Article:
G.M. Trevelyan: A Life in History by David Cannadine
Return to Essentials: Some Reflections of the Present State of Historical Study by G.R. Elton
The City Shaped: Urban Patterns and Meanings Through History by Spiro Kostof
The City Assembled: The Elements of Urban Form Through History by Spiro Kostof
Cities Without Suburbs by David Rusk
II Duce’s Other Woman by Philip V. Cannistraro, by Brian R. Sullivan
Judge on Trial by Ivan Klíma, translated by A.G. Brain
Swordfish: A True Story of Ambition, Savagery, and Betrayal by David McClintick
Demons and the Devil: Moral Imagination in Modern Greek Culture by Charles Stewart
A River Sutra by Gita Mehta
A Vision of Change for America by President Bill Clinton
Budget of the United States Government Fiscal Year 1994
Life’s Dominion: An Argument about Abortion, Euthanasia, and Individual Freedom by Ronald Dworkin
John Banville was born in Wexford, Ireland in 1945. He is the author of many novels, including The Book of Evidence, The Untouchable, Eclipse, The Sea (winner of the Man Booker Prize), and Ancient Light. As Benjamin Black he has written six crime novels, including Vengeance.
Theodore H. Draper (1912–2006) was an American historian. Educated at City College, he wrote influential studies of the American Communist Party, the Cuban Revolution and the Iran-Contra Affair. Draper was a fellow of the American Academy of Arts and Sciences and the 1990 recipient of the Herbert Feis Award from the American Historical Association.
Francis Haskell (1928-2000) was an English art historian. His works include Patrons and Painters: Art and Society in Baroque Italyand History and its Images: Art and the Interpretation of the Past. Haskell taught at Oxford.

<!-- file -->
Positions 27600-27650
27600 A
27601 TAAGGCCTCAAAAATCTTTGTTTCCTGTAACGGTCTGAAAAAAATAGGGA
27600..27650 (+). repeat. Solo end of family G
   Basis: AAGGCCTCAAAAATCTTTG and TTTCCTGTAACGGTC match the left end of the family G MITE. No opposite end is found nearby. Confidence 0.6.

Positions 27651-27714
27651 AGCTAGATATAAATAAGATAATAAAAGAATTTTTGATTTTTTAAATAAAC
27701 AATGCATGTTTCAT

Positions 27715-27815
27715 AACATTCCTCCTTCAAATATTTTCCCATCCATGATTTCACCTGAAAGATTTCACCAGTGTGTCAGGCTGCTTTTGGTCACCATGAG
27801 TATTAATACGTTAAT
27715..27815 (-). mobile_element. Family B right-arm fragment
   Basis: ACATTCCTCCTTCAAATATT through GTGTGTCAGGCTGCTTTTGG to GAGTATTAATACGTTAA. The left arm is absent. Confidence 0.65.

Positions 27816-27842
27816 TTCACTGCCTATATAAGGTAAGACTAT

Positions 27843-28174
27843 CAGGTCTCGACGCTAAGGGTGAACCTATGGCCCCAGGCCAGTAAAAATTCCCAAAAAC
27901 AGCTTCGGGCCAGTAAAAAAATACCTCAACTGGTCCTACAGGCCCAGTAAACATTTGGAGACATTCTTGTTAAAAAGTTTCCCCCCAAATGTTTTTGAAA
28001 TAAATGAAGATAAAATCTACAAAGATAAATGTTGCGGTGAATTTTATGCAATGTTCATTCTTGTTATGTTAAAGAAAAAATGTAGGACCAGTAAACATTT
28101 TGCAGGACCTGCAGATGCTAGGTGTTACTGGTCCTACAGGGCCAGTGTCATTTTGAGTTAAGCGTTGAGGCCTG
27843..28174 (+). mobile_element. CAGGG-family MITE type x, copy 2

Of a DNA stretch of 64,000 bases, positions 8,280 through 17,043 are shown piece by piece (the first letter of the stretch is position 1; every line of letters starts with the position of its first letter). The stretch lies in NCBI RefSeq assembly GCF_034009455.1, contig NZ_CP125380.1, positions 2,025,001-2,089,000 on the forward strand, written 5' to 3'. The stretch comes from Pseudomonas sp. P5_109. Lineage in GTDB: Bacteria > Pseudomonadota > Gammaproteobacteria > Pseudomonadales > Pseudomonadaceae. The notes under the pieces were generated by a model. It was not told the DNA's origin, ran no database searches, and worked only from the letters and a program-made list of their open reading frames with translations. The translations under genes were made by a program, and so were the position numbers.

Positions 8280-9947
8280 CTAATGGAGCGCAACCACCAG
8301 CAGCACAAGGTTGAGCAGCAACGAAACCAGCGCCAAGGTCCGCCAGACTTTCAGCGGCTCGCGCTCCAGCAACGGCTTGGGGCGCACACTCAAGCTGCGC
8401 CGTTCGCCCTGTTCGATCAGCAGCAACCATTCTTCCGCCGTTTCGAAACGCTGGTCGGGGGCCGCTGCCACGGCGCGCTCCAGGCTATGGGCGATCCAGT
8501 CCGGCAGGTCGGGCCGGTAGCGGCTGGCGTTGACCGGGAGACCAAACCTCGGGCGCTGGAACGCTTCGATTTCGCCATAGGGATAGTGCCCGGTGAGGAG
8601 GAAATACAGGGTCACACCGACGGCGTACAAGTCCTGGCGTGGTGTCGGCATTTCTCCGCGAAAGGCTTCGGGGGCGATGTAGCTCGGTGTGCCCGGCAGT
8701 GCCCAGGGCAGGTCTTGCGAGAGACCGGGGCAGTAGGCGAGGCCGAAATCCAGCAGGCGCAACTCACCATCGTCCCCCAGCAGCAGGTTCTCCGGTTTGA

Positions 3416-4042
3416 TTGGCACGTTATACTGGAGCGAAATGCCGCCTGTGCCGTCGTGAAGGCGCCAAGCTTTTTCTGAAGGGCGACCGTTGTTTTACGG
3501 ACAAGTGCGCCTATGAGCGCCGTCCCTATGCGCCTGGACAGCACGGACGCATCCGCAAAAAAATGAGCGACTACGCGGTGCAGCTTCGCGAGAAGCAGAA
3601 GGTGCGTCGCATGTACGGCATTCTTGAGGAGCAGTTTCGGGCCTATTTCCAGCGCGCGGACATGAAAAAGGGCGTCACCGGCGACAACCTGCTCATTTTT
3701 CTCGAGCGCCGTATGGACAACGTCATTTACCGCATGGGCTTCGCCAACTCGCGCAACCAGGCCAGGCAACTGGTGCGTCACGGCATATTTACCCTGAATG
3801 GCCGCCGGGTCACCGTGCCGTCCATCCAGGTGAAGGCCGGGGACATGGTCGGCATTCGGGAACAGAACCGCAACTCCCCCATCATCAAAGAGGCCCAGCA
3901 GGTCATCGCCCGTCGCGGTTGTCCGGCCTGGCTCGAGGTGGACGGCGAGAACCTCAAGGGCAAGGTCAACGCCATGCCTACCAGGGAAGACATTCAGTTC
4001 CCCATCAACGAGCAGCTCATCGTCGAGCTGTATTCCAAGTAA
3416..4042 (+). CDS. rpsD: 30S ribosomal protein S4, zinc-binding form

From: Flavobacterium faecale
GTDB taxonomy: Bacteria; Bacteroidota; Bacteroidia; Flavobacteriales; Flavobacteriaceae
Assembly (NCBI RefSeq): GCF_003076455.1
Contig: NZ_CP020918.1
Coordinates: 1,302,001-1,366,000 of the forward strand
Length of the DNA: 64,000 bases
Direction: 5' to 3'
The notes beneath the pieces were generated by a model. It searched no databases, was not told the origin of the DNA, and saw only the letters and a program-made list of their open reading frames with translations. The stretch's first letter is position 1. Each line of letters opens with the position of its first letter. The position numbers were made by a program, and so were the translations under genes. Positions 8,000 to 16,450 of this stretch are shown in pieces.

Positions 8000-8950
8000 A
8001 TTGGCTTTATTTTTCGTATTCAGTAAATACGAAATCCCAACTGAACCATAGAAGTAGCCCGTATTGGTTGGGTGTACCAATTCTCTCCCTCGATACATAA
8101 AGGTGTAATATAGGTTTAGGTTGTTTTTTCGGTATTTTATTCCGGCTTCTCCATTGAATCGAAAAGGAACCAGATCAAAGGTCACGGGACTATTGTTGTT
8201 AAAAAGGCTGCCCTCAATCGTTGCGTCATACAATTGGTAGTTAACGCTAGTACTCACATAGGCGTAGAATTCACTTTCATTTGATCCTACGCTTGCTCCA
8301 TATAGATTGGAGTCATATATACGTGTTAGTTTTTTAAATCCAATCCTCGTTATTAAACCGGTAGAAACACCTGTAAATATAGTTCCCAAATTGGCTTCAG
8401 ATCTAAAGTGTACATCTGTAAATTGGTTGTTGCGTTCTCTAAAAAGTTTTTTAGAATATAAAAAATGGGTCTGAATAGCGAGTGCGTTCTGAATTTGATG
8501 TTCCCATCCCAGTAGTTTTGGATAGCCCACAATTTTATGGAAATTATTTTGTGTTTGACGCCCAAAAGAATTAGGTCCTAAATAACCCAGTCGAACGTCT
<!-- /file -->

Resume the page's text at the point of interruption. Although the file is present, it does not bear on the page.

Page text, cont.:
George F. Kennan (1904–2005) was an American diplomat, political scientist and historian. He is best known for his role in shaping US foreign policy during the Cold War and, in particular, for the doctrine of containment. Kennan was Professor Emeritus at the Institute for Advanced Study at Princeton and served as Ambassador to the USSR in 1952 and as Ambassador to Yugoslavia from 1961 to 1963. His books include At a Century’s Ending and An American Family.
Bernard Knox (1914–2010) was an English classicist. He was the first director of Harvard’s Center for Hellenic Studies in Washington, DC. Among his many books are The Heroic Temper, The Oldest Dead White European Males, and Backing into the Future: The Classical Tradition and Its Renewal. He is the editor of The Norton Book of Classical Literature and wrote the introductions and notes for Robert Fagles’s translations of the Iliad and the Odyssey.
Jeri Laber, Senior Advisor to Human Rights Watch, was formerly executive director of its Helsinki division. She is the author, with Barnett R. Rubin, of A Nation is Dying’: Afghanistan Under the Soviets, 1979—1987. (January 1997)
Witold Rybczynski is the Meyerson Professor of Urbanism at the University of Pennsylvania, and is the architecture critic for Slate. His book on American building, Last Harvest, was published in 2007.